WHAT ARTIFICIAL INTELLIGENCE ISN’T ... AND IS
Artificial intelligence (AI) is not new. The term was coined in 1956 by John McCarthy, a Stanford computer science professor who organised an academic conference on the topic at Dartmouth College in the summer of that year.
The field of AI has gone through a series of boom-bust cycles since then, characterised by technological breakthroughs that stirred activity and excitement about the topic, followed by subsequent periods of disillusionment and disinterest known as ‘AI Winters’ as technical limitations were discovered.
Artificial intelligence can be defined as human intelligence exhibited by machines; systems that approximate, mimic, replicate, automate, and eventually improve on human thinking.
Throughout the past half-century, a few key components of AI were established as essential: the ability to perceive, understand, learn, problem solve, and reason. Countless working definitions of AI have been proposed over the years but the unifying thread in all of them is that computers with the right software can be used to solve the kind of problems that humans solve, interact with humans and the world as humans do, and create ideas like humans.
In other words, while the mechanisms that give rise to AI are ‘artificial’, the intelligence to which AI is intended to approximate is indistinguishable from human intelligence.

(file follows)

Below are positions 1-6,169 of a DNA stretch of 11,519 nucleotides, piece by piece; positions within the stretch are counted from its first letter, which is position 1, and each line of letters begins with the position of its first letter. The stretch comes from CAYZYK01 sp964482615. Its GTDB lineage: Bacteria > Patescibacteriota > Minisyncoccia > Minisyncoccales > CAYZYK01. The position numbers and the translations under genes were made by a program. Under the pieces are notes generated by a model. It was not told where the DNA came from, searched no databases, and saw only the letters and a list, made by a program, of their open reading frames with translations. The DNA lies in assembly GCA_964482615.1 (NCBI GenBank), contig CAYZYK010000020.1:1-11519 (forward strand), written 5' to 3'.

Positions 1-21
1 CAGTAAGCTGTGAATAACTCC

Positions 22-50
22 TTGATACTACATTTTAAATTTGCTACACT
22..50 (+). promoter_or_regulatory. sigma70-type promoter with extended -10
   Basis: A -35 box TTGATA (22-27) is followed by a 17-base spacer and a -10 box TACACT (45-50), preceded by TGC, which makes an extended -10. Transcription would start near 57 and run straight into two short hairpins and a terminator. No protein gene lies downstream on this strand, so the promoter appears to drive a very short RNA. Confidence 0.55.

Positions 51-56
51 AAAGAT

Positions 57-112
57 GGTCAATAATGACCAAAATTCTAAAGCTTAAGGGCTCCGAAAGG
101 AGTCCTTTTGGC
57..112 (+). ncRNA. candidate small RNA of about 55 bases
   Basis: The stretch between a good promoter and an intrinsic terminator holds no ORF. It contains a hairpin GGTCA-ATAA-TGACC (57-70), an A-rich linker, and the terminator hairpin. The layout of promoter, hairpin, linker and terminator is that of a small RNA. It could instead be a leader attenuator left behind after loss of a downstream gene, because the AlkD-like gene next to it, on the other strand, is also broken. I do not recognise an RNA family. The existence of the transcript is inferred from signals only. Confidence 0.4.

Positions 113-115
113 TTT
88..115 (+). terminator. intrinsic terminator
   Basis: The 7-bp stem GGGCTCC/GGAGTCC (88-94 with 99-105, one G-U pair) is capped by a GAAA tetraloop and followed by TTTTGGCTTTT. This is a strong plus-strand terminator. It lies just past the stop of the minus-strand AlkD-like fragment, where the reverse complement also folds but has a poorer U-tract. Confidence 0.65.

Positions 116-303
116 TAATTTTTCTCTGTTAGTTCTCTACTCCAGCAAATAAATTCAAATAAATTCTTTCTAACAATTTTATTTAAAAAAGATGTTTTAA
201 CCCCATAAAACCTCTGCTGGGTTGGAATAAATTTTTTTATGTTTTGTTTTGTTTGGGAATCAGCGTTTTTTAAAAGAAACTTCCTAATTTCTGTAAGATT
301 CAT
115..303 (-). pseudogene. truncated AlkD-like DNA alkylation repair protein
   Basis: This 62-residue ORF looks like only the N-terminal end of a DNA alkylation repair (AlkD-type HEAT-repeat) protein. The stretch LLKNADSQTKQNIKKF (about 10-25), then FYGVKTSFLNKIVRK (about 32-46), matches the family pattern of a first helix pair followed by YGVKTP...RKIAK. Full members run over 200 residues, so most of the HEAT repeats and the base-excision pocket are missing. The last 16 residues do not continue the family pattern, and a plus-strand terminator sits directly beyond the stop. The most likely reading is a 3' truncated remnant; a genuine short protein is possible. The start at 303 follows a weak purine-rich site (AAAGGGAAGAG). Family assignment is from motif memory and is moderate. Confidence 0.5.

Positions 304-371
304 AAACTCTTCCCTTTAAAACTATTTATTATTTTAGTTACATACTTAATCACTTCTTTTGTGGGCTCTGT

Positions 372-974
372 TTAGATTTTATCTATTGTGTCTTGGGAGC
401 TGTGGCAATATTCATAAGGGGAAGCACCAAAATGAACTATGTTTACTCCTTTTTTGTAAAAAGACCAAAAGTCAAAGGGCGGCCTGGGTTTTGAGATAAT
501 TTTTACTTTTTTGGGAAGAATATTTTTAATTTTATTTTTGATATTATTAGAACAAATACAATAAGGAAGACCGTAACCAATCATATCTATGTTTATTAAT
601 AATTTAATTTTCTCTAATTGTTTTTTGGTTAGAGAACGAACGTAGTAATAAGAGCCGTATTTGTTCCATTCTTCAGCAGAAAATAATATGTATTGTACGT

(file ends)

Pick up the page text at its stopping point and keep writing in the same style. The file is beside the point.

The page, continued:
In the early days of the science, processing inputs from the outside world required extensive programming, which limited early AI systems to a very narrow set of inputs and conditions.
However, since then, computer science has worked to advance the capability of AI-enabled computing systems. Board games have long been a proving ground for AI research, as they typically involve a finite number of players, rules, objectives, and possible moves. This essentially means that games – one by one, including checkers, backgammon, and even Jeopardy! to name a few – have been taken over by AI.
Most famously, in 1997, IBM’s Deep Blue defeated Garry Kasparov, the then reigning world champion of chess. This trajectory persists with the ancient Chinese game of Go, and the defeat of reigning world champion Lee Sedol by DeepMind’s AlphaGo in March 2016.